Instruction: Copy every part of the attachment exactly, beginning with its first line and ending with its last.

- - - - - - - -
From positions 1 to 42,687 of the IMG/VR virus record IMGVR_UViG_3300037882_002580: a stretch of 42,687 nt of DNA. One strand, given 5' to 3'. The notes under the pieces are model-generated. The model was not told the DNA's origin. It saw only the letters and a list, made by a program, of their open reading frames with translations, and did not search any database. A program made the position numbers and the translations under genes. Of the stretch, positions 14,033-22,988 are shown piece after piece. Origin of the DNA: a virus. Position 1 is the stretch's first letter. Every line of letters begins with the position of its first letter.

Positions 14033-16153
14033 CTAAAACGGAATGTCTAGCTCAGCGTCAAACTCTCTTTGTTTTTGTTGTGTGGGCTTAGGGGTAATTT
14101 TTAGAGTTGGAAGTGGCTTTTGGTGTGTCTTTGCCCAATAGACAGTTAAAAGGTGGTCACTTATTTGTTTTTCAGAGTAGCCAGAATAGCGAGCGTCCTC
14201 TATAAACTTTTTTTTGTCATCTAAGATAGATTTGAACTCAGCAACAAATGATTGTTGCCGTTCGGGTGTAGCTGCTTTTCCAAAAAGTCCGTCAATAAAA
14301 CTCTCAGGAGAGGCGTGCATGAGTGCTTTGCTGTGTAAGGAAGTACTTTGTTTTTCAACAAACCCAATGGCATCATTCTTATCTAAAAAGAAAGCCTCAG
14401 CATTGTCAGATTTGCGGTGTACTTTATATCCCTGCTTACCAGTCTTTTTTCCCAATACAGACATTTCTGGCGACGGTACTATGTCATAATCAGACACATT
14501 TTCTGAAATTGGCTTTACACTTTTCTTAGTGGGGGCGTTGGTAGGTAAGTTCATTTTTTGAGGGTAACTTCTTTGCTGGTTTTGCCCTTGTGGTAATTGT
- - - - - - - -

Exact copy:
From positions 1 to 42,687 of the IMG/VR virus record IMGVR_UViG_3300037882_002580: a stretch of 42,687 nt of DNA. One strand, given 5' to 3'. The notes under the pieces are model-generated. The model was not told the DNA's origin. It saw only the letters and a list, made by a program, of their open reading frames with translations, and did not search any database. A program made the position numbers and the translations under genes. Of the stretch, positions 14,033-22,988 are shown piece after piece. Origin of the DNA: a virus. Position 1 is the stretch's first letter. Every line of letters begins with the position of its first letter.

Positions 14033-16153
14033 CTAAAACGGAATGTCTAGCTCAGCGTCAAACTCTCTTTGTTTTTGTTGTGTGGGCTTAGGGGTAATTT
14101 TTAGAGTTGGAAGTGGCTTTTGGTGTGTCTTTGCCCAATAGACAGTTAAAAGGTGGTCACTTATTTGTTTTTCAGAGTAGCCAGAATAGCGAGCGTCCTC
14201 TATAAACTTTTTTTTGTCATCTAAGATAGATTTGAACTCAGCAACAAATGATTGTTGCCGTTCGGGTGTAGCTGCTTTTCCAAAAAGTCCGTCAATAAAA
14301 CTCTCAGGAGAGGCGTGCATGAGTGCTTTGCTGTGTAAGGAAGTACTTTGTTTTTCAACAAACCCAATGGCATCATTCTTATCTAAAAAGAAAGCCTCAG
14401 CATTGTCAGATTTGCGGTGTACTTTATATCCCTGCTTACCAGTCTTTTTTCCCAATACAGACATTTCTGGCGACGGTACTATGTCATAATCAGACACATT
14501 TTCTGAAATTGGCTTTACACTTTTCTTAGTGGGGGCGTTGGTAGGTAAGTTCATTTTTTGAGGGTAACTTCTTTGCTGGTTTTGCCCTTGTGGTAATTGT